Heart is a vital organ which pumps blood to all the parts. The heart expands and contracts to pump the blood. This contraction and expansion of heart is what we hear as a heart beat. Every time the heart beats, small electrical impulses are discharged. These electrical impulses specify the heart's condition. These electrical impulses can be measured through a process called electrocardiography.
The electrocardiography (electrocardiogram) is better known as an ECG, but is also called EKG. Electrocardiography often used for diagnosing heart disorders which include coronary heart disease, pericarditis or inflammation of the membrane around the heart, cardiomyopathy or heart muscle disease, arrhythmia and coronary thrombosis. The electrocardiography is a painless and quick procedure.
In 1893, Willem Einthoven introduced the term electrocardiogram. In 1924, Einthoven received the Nobel Prize for his life's work in developing the electrocardiography,described the electrocardiographic features and its relation to cardiovascular disorders.
In electrocardiography several thin wires (wires with small metal contacts called electrodes) are attached to the body at different points to collect the electrical impulses. Generally electrodes are connected to the chest, wrist and ankles. When attached, these electrodes are called leads, three to 12 leads may be employed for the procedure. The wires are fed to a machine that measures them and produces a readout. The electrical impulses in the heart are recorded and amplified by the machine. Before the leads are attached, the skin is cleaned to obtain good electrical contact at the electrode positions and, occasionally, shaving the chest may be necessary.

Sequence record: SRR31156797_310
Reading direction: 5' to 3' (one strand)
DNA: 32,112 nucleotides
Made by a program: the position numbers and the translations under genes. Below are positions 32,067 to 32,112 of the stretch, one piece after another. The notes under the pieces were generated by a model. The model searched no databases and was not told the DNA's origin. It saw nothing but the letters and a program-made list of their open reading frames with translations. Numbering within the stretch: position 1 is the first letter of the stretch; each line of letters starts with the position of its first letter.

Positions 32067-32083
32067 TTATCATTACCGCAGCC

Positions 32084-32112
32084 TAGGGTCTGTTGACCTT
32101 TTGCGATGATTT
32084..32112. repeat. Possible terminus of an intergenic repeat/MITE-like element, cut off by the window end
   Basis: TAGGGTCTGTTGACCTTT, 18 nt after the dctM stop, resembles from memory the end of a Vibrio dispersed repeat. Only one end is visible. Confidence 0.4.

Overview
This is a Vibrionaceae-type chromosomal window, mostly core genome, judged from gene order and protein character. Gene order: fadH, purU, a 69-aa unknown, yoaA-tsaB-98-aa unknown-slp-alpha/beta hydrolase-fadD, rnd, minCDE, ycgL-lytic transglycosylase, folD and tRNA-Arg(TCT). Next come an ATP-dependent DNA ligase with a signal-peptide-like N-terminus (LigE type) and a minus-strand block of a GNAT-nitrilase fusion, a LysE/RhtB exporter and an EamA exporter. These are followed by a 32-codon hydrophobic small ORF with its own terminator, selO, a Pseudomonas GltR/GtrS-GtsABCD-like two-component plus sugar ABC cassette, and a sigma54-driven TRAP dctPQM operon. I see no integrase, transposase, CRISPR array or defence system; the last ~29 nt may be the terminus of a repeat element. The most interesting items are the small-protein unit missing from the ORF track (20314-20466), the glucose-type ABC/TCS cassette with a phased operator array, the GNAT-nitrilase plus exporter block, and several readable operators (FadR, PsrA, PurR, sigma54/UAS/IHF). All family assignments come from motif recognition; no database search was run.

An electrocardiography represents electrical impulses as waves that are known as the P, Q, R, S, and T waves which give each part of the Electrocardiography an alphabetical designation. As the heart beat begins with an impulse, the impulse will first activate the upper chambers of the heart or atria and produce the P wave. Then the lower chambers of the heart or ventricles are stimulated producing the Q, R and S waves. As the electrical impulses spreads back over the ventricles in the opposite direction it will produce the T waves. Using this technique doctors can determine abnoemalities in the functioning of heart.